Post Tagged with: "Lemmy Kilmister"

Motorhead, February 16, 2011: Shows I’ll Never Forget

Motorhead, February 16, 2011: Shows I’ll Never Forget

I saw body surfing up close at this Motorhead show, almost became an unwilling member in a mosh pit, and escaped unscathed. Who could ask for more?

Motorhead’s Lemmy Kilmister Was a One of a Kind Legend, Warts and All

Motorhead’s Lemmy Kilmister Was a One of a Kind Legend, Warts and All

Uncompromising, unafraid and utterly cool, the late Motorhead frontman Lemmy Kilmister embodied the spirit of rock ‘n’ roll.

The Decline of Western Civilization Collection (2015): Movies

The Decline of Western Civilization Collection (2015): Movies

Turns out, the third ‘Decline of Western Civilization’ film – the only one I’d never seen before – was the most enlightening of them all.

The Merciless Book of Metal Lists, by Howie Abrams and Sacha Jenkins (2013): Books

I think there’s something innate in music fans that drives them to want to make lists. And then, of course, to argue about those lists to the death. You don’t have to look any farther than the conversation on some of the Gimme Five entries here

Fred Phillips’ Top Albums for 2011: Metal and Hard Rock

Fred Phillips’ Top Albums for 2011: Metal and Hard Rock

I can guarantee that this list will be the first-ever mention of several of these bands on Something Else!, but you might find something worth checking out.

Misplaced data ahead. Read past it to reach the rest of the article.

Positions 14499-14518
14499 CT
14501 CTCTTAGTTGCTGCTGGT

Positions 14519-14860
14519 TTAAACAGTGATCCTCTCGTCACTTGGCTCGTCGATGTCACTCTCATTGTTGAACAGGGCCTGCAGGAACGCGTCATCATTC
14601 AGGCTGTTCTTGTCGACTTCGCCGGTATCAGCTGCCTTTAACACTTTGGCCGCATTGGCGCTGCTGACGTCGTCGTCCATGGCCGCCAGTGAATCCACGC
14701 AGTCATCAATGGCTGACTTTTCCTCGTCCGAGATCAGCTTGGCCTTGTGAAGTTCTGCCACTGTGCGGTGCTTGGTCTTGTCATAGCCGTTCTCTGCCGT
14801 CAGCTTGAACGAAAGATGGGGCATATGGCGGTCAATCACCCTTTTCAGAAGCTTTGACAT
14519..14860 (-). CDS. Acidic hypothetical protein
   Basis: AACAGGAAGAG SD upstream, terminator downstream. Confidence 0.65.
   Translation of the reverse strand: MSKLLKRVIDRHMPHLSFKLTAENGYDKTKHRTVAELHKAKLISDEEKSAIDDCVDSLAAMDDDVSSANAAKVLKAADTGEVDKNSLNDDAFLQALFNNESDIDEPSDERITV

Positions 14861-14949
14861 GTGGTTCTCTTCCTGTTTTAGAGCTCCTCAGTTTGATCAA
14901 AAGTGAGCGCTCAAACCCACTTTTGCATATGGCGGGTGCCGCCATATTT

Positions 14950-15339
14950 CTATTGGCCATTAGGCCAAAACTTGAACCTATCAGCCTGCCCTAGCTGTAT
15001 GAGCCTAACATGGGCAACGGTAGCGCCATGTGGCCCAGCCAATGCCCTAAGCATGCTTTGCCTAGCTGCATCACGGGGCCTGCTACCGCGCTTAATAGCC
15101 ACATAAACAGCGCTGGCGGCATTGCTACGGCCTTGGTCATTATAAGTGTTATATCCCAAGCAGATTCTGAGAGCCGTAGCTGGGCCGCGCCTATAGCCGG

Billy Gibbons, Dave Grohl + Lemmy Kilmister, “Run Rudolph, Run” (1998): One Track Mind

Could Christmas get any cooler than a collaboration between Lemmy and Billy Gibbons on a Chuck Berry tune?

HeadCat – Walk the Walk … Talk the Talk (2011)

by Fred Phillips You won’t find a much stranger mix than HeadCat. On vocals and bass, you have metal legend Lemmy Kilmister of Motorhead. On drums, you’ve got Slim Jim Phantom from the Stray Cats.

Jimi Hendrix – The Guitar Hero (2010): Movies

“The Guitar Hero” moves away from the tabloid side of the Jimi Hendrix myth, instead delving into the American guitarist’s sweeping impact on rock music and the instrument. That makes director Jon Brewer’s film not so much a biography, per se, as it is tone-poem love letter to Hendrix’s muse, and how it finally ignited. I think, at this lateRead More

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